There were 61 players listed on the rosters of the two teams. Thirty-six (59%) were, in fact, born in the first four months of the year. Fourteen (23%) in the next four months and a mere 11 (18%) in the last four. Out of the 61 only two were December babies and only another three were born in November. Interestingly, of this tiny, late-year cohort, two were goalies where size and speed are less important. The overall correlation with month of birth was .70 which, given the very small sample, is remarkable.

UPDATE [September 15]. Went to another Giants’ game, this time against the Victoria Royals. A quick look at the Royals’ roster revealed that of the 28 players 18 were born in January, February, March and April and exactly 0 were born in the last four months of the year.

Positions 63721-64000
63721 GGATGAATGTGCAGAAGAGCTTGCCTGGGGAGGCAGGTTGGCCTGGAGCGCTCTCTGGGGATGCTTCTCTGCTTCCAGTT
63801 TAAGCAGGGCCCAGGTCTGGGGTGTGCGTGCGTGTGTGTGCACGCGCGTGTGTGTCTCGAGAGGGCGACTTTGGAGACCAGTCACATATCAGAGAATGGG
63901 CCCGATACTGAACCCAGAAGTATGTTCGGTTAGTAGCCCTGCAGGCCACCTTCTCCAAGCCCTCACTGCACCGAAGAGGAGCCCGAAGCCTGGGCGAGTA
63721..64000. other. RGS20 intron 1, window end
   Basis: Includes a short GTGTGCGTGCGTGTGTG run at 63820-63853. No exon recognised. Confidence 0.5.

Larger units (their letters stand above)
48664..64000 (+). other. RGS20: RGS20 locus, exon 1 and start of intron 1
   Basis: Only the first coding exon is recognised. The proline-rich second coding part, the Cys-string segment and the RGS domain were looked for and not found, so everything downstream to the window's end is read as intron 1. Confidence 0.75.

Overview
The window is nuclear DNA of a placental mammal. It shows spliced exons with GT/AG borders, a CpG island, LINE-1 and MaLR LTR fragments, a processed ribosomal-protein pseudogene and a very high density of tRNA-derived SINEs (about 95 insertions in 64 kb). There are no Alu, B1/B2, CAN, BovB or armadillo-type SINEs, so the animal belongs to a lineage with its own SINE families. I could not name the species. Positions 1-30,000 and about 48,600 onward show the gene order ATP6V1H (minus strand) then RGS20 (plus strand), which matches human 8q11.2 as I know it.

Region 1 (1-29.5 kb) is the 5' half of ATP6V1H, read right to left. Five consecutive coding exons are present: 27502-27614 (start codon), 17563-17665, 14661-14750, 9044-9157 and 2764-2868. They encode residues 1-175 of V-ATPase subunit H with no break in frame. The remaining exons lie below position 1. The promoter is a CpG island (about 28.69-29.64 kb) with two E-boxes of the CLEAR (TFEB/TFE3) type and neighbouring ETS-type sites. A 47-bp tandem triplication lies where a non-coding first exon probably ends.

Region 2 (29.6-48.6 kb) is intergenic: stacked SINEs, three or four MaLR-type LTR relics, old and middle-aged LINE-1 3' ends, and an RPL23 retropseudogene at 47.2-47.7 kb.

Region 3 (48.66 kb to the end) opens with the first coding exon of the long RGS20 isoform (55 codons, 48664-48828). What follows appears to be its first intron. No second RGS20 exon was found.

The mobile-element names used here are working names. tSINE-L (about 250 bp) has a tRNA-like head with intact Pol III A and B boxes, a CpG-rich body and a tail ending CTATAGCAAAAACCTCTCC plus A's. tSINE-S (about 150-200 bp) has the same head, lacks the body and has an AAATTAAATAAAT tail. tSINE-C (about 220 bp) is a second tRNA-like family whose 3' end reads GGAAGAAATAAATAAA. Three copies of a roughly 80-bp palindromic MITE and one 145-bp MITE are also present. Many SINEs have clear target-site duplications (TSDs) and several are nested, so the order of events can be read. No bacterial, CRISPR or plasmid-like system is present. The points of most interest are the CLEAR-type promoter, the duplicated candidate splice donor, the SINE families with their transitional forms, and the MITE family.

Are the players who were conceived in April and May better in some fundamental way than those in February and March? Not when they were 5 years-old but they are now, when they’re in their late teens and hoping to make it to the NHL. Are the kids fortunate enough to be born in the early months harder workers? More motivated? More deserving of praise and fortune? Unlikely. But they are the ones whose talents are more likely to be groomed.

If we scan our lives dispassionately we’ll all see moments where circumstance produced a chancey moment, one that other equally-motivated and equally-endowed folks didn’t have.

This is a hard concept to grasp; a difficult truth to accept. Those who have “made it” feel good about themselves, congratulate themselves for having survived adversity, been devoted to the task at hand and are proud of their accomplishments. But they shouldn’t feel as though they are more worthy in some abstract way than others of their cohort. Luckier, yes; better, no.

Those who observe these outliers can properly admire their achievements and praise their accomplishments. But it would be inappropriate to treat them as somehow special, more worthy than others in similar circumstances. Luckier, yes; better, no.